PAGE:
There’s few things in life I love more than travelling, among those none that can’t be related back to travelling in one way or the other. Nevertheless, I do occasionally come across moments in which my excitement for going abroad is curbed by stress, anxiety and uncertainty of leaving home. I’m not even embarassed admitting this, since I know full well I’m not the only one. However, I wouldn’t be a Travelette if I didn’t reflect back upon my experiences and tried to do everything a little bit better and more effective the second time around…

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photo by Ting

Especially if you know you’ll be gone for a while, the last few days in your old home and the first few days in your new one will be everything else than easy-peasy lemon squeezy. Last-minute errands, medical appointments, packing (and unpacking and re-packing) and spending that last bit of quality time with friends and family do take up a lot of time and leave few opportunities for one to just sit back and unwind. Chances are that once you reach your destination, you’ll have equally as much to do and no intentions of staying in and resting. Before you start panicking, read my 5 Tips and Tricks for leaving and arriving and enjoy the positive aspects of travelling in their full potential!

1. Plan ahead

It sounds like something your mom would tell you, and quite frankly we’ve probably all crawled across our bedroom floor, stuffing stray clothing into a duffel bag as the taxi driver was already pulling up into the driveway… But honestly, there are better ways to spend your last hours in the homezone. Before I moved to Sheffield, I consciously scheduled dates with my friends during the day and night before I was leaving. That way, I was forced to organize and pack everything in advance and could spend the final hours getting drinks with friends and taking one last walk through the streets of Berlin. I also avoided the traditional last-minute baggage crises (massive overweight surcharge, anyone?).

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You don’t wanna end up like this girl! (photo by Chrissie White)

2. Avoid packing items you won’t need

To be honest, I’ve met few female travellers who were able to adhere to the “only pack what you absolutely can’t live without” rule. The best way to avoid bringing unneccesary items is actually to buy a couple of new things – before you leave! This probably sounds incredibly strange and just plain wrong to most of you, but I swear there’s proof to this ludicrous thesis. I found it much easier to part from a lot of my hand bags (which I didn’t wear frequently but nevertheless liked a lot) after I bought myself one really versatile, new bag. Same goes for shoes – so you have an array of high heels that you can’t bear to leave behind? Buy yourself a new pair for the 8 others which you sorted out. Sell the ones you will no longer need via Ebay or at a flea market (like the Travelettes did back in July) and you won’t strain your bank account with this one-of-a-kind self-disciplinary measure, either.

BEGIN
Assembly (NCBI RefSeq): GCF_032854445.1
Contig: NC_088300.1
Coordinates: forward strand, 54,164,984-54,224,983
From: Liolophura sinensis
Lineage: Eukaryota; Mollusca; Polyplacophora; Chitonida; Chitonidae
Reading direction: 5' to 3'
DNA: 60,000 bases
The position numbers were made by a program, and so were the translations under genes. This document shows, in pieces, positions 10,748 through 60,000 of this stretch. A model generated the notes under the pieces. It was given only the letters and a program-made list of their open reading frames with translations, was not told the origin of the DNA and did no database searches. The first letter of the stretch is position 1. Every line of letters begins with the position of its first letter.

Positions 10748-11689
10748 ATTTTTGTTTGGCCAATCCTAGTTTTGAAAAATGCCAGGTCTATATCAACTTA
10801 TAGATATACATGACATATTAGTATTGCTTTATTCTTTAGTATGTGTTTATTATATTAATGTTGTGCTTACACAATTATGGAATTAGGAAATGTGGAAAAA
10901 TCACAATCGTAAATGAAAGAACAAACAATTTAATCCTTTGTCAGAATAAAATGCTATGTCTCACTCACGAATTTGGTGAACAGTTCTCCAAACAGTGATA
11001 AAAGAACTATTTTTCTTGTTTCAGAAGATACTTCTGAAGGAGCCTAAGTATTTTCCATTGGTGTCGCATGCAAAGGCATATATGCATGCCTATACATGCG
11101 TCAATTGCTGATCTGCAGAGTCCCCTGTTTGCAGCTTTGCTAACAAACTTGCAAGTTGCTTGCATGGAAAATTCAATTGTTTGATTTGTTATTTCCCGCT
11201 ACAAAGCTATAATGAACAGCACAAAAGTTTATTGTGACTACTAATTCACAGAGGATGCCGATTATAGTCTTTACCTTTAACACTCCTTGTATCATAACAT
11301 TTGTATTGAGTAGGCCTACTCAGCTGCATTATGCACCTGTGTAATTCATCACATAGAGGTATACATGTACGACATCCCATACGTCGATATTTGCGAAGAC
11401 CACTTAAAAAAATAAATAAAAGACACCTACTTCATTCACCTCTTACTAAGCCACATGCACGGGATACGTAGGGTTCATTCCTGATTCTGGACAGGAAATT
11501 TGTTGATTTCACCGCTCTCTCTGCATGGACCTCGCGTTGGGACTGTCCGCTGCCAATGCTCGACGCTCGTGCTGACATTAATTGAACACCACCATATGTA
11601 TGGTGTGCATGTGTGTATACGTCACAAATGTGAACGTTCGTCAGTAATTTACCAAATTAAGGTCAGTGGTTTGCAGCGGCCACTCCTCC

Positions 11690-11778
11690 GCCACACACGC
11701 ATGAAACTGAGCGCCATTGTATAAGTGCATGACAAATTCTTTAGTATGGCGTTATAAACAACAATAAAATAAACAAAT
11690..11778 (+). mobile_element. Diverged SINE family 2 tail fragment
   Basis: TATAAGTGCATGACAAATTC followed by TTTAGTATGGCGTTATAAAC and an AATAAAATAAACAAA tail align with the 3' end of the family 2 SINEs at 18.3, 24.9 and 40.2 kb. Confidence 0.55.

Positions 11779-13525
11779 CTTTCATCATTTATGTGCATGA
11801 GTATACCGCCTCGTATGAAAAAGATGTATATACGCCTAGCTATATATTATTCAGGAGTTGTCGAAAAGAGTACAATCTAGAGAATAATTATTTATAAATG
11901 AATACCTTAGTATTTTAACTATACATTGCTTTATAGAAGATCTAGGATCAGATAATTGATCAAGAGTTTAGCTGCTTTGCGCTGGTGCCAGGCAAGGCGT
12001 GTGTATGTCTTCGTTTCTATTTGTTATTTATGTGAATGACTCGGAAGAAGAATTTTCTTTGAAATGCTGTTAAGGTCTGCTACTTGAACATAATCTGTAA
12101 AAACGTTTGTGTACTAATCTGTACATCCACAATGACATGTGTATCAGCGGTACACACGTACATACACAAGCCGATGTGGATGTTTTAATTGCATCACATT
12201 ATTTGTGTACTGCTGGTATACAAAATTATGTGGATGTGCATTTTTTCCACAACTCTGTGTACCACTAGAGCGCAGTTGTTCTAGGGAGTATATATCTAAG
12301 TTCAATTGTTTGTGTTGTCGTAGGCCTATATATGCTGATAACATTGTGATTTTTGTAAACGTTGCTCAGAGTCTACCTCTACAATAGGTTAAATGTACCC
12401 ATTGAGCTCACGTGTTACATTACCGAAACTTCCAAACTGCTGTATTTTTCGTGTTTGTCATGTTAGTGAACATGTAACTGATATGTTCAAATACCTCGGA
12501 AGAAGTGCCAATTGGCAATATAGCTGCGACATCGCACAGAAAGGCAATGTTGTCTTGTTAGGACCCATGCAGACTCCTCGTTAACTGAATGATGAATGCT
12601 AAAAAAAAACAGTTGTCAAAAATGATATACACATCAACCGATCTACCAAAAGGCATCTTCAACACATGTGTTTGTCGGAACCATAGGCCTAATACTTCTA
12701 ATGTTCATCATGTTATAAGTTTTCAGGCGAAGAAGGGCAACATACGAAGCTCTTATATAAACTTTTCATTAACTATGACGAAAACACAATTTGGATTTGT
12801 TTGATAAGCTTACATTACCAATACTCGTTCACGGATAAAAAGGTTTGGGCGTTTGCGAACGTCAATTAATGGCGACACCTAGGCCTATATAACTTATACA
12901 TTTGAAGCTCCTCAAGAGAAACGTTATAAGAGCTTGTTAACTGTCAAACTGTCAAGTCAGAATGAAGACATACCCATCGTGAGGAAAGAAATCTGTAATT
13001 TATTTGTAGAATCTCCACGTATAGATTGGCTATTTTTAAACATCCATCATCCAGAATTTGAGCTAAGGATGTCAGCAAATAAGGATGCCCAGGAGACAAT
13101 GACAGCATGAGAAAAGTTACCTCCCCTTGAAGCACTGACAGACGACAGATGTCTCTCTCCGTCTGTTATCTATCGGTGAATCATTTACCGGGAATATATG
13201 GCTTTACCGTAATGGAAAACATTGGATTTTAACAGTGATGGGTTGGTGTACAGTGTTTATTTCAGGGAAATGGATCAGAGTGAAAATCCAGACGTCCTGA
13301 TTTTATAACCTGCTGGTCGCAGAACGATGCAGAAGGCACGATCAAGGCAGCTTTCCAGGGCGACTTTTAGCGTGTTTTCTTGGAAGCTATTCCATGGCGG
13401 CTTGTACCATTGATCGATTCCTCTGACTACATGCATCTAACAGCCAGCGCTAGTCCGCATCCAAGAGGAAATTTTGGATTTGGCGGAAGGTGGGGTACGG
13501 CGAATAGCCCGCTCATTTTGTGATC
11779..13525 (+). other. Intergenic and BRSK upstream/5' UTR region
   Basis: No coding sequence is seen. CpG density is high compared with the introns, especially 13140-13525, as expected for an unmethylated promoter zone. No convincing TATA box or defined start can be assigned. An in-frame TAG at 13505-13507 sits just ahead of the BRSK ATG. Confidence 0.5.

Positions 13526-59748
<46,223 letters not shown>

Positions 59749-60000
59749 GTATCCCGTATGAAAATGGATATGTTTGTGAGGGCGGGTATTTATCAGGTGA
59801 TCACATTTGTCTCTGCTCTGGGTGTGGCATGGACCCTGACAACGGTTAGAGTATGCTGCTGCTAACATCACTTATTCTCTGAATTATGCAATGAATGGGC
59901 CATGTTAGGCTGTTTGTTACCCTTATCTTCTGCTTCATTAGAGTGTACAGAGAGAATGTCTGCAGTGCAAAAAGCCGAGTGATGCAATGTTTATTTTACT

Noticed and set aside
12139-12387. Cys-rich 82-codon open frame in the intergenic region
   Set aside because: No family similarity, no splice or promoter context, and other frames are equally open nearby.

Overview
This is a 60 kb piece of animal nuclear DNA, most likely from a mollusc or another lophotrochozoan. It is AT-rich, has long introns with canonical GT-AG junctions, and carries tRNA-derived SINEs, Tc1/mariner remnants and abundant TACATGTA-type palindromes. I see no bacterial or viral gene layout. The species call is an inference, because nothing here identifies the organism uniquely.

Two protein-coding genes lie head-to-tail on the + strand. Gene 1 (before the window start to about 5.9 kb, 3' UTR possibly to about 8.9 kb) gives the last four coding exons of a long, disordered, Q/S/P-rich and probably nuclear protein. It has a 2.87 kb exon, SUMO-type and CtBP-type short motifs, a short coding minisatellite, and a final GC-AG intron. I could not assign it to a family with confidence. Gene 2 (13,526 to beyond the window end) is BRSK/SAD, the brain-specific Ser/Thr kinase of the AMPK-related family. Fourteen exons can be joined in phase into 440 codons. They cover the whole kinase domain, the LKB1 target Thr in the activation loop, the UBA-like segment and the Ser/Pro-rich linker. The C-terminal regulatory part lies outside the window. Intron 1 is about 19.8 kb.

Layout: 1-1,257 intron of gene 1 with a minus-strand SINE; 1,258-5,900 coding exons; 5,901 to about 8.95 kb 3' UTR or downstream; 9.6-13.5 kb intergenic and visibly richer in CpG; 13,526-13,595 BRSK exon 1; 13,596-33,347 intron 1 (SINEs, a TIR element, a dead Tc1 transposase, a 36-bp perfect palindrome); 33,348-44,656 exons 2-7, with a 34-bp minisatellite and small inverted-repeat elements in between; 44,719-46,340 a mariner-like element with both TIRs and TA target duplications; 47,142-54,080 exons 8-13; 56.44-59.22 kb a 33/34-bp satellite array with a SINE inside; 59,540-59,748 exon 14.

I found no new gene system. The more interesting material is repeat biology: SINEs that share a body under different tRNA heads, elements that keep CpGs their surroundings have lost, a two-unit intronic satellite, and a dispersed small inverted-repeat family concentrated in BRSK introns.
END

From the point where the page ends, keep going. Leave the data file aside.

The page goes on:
3. Smells Like Home Spirit

I really like it when every new living arrangement comes with its own kind of smell, since I tend to associate different smells with emotions and experiences. However, for those rare cases of homesickness, I always bring a tiny perfume tester of the scent my twin sister wears. Just a whiff of it will send me daydreaming and ease any anxiety I’m currently feeling. You could also try taking along your favorite kind of soap, a small flask of your boyfriend’s aftershave or some of those scented candles your aunt always has around her place.

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What does home smell like for you?

4. Keep up part of your daily routine

Different country, different customs. While its fun to mix things up a little by trying out as many new things as possible, it may be a good idea to integrate something you know from home into your new life. Jaclyn suggested taking along your own stove-top espresso maker in one of her previous posts. I followed her advice and couldn’t be happier with the result!

I went running regularely at home, and although my first few days in England were everything but boring, I managed to squeeze in some time for an early evening jog in the park. Working out is not only a great way to stay in shape, it also allows you to easily meet like-minded people and has a positive effect on your mental health as well. Maybe you’re not the running type of person, but then you could just go cycling, walking, longboarding or have yourself a nice sundown yoga session in the park?

photo by Ernst Moeksis

5. Friendly Faces

If you’re planning to put up some photographs of you and your friends in the new home, dont just take the first 20 you find on Facebook and print them out – boring! You’ll see these shots online all of the time, so having printed copies in your room isn’t exactly original. Instead, why don’t you drag your pals to a black-and-white instant photobooth, the kind that lets you take 4 different pictures and prints them out on a long strip for just 2€?

These are just some of my favourite techniques of making myself feel at home, wherever I am. I’d love to hear what other girls around the world do to ease the process of leaving home and arriving somewhere new. Please feel free to share your personal experiences!

Last but not least, remember that “Home is where your heart is”. Happy travels!